derived from dealings in property.”79 26 CFR § 1.61-1 provides that “[g]ross income 75 MCL 208.1113(6)(a) through (c). “Inventory” is defined as “[t]he stock of goods held for resale in the regular course of trade of a retail or wholesale business” and “[f]inished goods, goods in process, and raw materials of a manufacturing business purchased from another person.” MCL 208.1111(4)(a), (b). 76 MCL 208.1113(6)(d) through (g). 77 MCL 208.1203(1). 78 MCL 205.581, Art II(4). 79 26 USC 61.
includes income realized in any form, whether in money, property, or services.” 26 CFR
§ 1.61-3 further provides that gross income for manufacturing, merchandising, or mining
businesses is “the total sales, less the cost of goods sold, plus any income from
investments and from incidental or outside operations or sources.” Moreover, Black’s
Law Dictionary states that gross income means “[t]otal income from all sources before
deductions, exemptions, or other tax reductions.”80
These definitions of gross income are similar to the definition of gross receipts
under the BTA—the entire amount received by the taxpayer as determined from any
gainful activity. Like gross income under the Internal Revenue Code, gross receipts are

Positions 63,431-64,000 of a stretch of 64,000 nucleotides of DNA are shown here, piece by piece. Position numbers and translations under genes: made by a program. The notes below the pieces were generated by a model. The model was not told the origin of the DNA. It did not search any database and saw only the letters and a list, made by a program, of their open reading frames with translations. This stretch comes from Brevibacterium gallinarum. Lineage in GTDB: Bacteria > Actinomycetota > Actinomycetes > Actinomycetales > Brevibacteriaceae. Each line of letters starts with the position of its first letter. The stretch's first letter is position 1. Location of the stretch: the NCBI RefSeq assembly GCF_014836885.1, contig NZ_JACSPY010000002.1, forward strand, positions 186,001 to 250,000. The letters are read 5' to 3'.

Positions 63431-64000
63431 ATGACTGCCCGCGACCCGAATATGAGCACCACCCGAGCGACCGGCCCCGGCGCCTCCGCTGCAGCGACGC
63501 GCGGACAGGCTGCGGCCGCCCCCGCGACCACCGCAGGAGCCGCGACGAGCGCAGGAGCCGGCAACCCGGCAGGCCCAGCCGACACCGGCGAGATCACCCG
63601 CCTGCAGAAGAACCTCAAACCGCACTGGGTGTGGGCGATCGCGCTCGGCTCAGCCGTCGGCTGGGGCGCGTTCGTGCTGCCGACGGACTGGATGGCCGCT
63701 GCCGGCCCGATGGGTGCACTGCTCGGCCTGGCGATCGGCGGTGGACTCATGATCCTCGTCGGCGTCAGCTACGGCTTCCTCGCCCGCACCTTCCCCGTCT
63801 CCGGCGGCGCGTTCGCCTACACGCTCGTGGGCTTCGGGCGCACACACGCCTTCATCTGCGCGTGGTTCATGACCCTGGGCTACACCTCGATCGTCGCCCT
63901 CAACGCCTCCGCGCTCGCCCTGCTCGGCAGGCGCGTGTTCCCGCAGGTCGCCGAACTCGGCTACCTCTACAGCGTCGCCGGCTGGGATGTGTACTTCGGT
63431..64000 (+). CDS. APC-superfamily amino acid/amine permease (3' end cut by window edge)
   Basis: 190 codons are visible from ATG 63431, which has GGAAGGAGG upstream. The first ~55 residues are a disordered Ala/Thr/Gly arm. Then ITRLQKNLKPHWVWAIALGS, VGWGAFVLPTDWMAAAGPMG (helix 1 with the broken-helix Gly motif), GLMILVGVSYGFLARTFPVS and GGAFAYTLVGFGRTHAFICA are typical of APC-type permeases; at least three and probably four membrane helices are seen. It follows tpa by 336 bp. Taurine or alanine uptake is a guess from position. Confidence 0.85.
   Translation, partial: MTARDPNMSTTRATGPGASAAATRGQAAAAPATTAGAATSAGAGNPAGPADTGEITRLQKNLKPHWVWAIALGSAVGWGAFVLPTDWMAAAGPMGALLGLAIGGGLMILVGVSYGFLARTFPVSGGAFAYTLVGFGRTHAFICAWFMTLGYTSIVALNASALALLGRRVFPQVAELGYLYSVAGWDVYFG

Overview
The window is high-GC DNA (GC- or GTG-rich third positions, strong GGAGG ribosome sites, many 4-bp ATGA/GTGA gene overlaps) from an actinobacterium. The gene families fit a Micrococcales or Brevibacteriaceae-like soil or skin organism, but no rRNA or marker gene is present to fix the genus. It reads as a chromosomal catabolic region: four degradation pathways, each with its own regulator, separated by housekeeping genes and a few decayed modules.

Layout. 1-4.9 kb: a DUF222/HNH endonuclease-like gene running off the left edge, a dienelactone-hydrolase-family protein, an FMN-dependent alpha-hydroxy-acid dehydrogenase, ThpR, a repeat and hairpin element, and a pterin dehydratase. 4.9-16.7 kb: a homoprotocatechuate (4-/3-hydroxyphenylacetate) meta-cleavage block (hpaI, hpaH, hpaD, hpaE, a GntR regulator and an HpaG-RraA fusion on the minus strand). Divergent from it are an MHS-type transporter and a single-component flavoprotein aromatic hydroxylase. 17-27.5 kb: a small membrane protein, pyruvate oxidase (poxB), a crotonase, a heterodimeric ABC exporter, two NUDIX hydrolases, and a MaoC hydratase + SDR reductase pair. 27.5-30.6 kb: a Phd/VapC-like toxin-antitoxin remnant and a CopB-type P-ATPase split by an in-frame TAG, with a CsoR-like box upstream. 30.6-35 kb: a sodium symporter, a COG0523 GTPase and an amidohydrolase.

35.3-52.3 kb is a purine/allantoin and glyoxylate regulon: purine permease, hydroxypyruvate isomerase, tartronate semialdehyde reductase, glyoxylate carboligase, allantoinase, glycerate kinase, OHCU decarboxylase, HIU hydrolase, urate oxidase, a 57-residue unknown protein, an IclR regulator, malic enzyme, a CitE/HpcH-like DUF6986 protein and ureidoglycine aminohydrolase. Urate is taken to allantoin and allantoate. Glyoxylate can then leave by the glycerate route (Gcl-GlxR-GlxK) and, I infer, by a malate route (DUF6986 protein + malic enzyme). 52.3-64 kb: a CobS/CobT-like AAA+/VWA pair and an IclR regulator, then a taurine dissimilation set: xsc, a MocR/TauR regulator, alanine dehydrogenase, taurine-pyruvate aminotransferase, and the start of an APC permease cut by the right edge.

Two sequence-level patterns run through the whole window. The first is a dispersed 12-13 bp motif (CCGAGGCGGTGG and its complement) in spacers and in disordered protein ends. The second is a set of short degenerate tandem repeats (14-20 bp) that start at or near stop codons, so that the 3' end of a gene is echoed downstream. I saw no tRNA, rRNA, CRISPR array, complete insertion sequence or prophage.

subject to myriad exclusions and deductions. Notably, gross receipts are subject to a
reduction for the purchase of inventory during the tax year, including freight, shipping,
delivery, or engineering charges included in the original contract price. This is similar to
the IRS’s definition of “gross income” for manufacturing, merchandising, or mining
businesses—total sales less the cost of goods sold.81 In addition, several of these
exclusions or deductions are not specifically and directly related to particular
transactions.82 Depreciable assets can be assets used over a certain number of years and,
80 Black’s Law Dictionary (9th ed), p 831. 81 “Cost of goods sold” is determined by a taxpayer’s inventory. See 33A Am Jur 2d, Federal Taxation, § 6500 (“A taxpayer must use inventories to determine the cost of goods sold if the production, purchase, or sale of merchandise is an income-producing factor.”). See also Thor Power Tool Co v Comm’r of Internal Revenue, 439 US 522, 530 n 9; 99 S Ct 773; 58 L Ed 2d 785 (1979); Hygienic Prods Co v Comm’r of Internal Revenue, 111 F2d 330, 331 (CA 6, 1940). 82 While the Compact does not define the phrase “not specifically and directly related to particular transactions,” the use of the words “specifically,” “directly,” and “particular”
thus, not related to a single transaction.83 Materials and supplies purchased during a tax
year can be used at any time for the operation of a business and for any amount of
transactions. Finally, the purchase of inventory, which includes such things as goods
held for resale or raw materials, some of which can stay in a taxpayer’s warehouse for an
indeterminate amount of time, can be an expense not specifically or directly related to a